Effects of Ketamine Infusion on Breathing and Encephalography in Spontaneously Breathing ICU Patients

Aiman Suleiman, Peter Santer, Ronny Munoz-Acuna, Maximilian Hammer, Maximilian S. Schaefer, Luca J. Wachtendorf, Sandra Rumyantsev, Lorenzo Berra, Shubham Chamadia, Oluwaseun Johnson-Akeju, Elias N. Baedorf-Kassis, Matthias Eikermann

Research output: Contribution to journalArticlepeer-review

Abstract

Background: Preclinical studies suggest that ketamine stimulates breathing. We investigated whether adding a ketamine infusion at low and high doses to propofol sedation improves inspiratory flow and enhances sedation in spontaneously breathing critically ill patients. Methods: In this prospective interventional study, twelve intubated, spontaneously breathing patients received ketamine infusions at 5 mcg/kg/min, followed by 10 mcg/kg/min for 1 h each. Airway flow, pressure, and esophageal pressure were recorded during a spontaneous breathing trial (SBT) at baseline, and during the SBT conducted at the end of each ketamine infusion regimen. SBT consisted of one-minute breathing with zero end-expiratory pressure and no pressure support. Changes in inspiratory flow at the pre-specified time points were assessed as the primary outcome. Ketamine-induced change in beta-gamma electroencephalogram power was the key secondary endpoint. We also analyzed changes in other ventilatory parameters respiratory timing, and resistive and elastic inspiratory work of breathing. Results: Ketamine infusion of 5 and 10 mcg/kg/min increased inspiratory flow (median, IQR) from 0.36 (0.29-0.46) L/s at baseline to 0.47 (0.32-0.57) L/s and 0.44 (0.33-0.58) L/s, respectively (p =.013). Resistive work of breathing decreased from 0.4 (0.1-0.6) J/l at baseline to 0.2 (0.1-0.3) J/l after ketamine 10 mcg/kg/min (p =.042), while elastic work of breathing remained unchanged. Electroencephalogram beta-gamma power (19-44 Hz) increased compared to baseline (p <.01). Conclusions: In intubated, spontaneously breathing patients receiving a constant rate of propofol, ketamine increased inspiratory flow, reduced inspiratory work of breathing, and was associated with an “activated” electroencephalographic pattern. These characteristics might facilitate weaning from mechanical ventilation.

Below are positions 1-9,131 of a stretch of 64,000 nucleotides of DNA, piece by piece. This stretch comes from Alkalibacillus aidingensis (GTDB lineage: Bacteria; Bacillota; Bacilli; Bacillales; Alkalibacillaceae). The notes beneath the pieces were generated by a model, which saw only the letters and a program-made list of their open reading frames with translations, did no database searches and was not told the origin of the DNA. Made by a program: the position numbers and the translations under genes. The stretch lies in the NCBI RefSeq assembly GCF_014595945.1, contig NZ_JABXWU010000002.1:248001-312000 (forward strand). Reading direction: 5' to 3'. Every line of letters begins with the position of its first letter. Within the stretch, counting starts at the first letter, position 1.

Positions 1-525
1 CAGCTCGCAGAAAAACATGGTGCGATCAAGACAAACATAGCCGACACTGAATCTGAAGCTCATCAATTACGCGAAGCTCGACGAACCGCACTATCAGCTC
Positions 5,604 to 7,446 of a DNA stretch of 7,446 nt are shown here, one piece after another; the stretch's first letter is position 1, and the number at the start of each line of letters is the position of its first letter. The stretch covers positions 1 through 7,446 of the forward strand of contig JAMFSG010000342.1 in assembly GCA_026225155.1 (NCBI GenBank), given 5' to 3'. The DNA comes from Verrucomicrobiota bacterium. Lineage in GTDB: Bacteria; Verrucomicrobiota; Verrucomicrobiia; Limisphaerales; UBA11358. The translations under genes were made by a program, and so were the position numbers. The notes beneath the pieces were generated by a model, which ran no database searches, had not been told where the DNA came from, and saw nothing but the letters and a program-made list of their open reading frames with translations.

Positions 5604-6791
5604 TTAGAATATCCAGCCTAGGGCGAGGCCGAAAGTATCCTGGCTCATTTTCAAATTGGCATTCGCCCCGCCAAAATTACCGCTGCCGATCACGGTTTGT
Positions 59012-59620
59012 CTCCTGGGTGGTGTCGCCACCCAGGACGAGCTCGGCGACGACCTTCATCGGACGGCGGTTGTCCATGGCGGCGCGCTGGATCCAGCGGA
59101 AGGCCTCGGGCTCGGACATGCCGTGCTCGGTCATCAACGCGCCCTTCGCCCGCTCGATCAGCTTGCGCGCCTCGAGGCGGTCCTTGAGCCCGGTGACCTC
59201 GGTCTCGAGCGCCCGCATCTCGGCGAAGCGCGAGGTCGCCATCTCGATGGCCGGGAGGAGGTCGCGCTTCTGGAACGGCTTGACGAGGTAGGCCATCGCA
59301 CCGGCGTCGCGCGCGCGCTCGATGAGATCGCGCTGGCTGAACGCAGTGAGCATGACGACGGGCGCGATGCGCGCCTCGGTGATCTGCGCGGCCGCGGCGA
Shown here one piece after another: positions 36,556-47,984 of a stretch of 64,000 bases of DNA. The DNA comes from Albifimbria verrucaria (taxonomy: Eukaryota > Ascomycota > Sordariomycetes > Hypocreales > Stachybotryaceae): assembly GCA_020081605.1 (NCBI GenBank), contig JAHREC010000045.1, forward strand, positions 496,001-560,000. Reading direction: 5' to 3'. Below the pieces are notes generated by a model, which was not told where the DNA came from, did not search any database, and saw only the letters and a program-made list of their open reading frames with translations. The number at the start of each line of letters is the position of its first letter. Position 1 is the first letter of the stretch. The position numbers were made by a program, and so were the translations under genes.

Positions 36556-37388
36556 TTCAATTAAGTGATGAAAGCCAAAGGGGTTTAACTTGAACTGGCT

Original languageEnglish (US)
JournalJournal of Intensive Care Medicine
DOIs
StateAccepted/In press - 2022

Keywords

  • brain activity
  • critical care ventilation
  • ICU sedation
  • inspiratory flow
  • Ketamine infusion
  • mechanical ventilation
  • spontaneous breathing trial
  • weaning from ventilator

ASJC Scopus subject areas

  • Critical Care and Intensive Care Medicine

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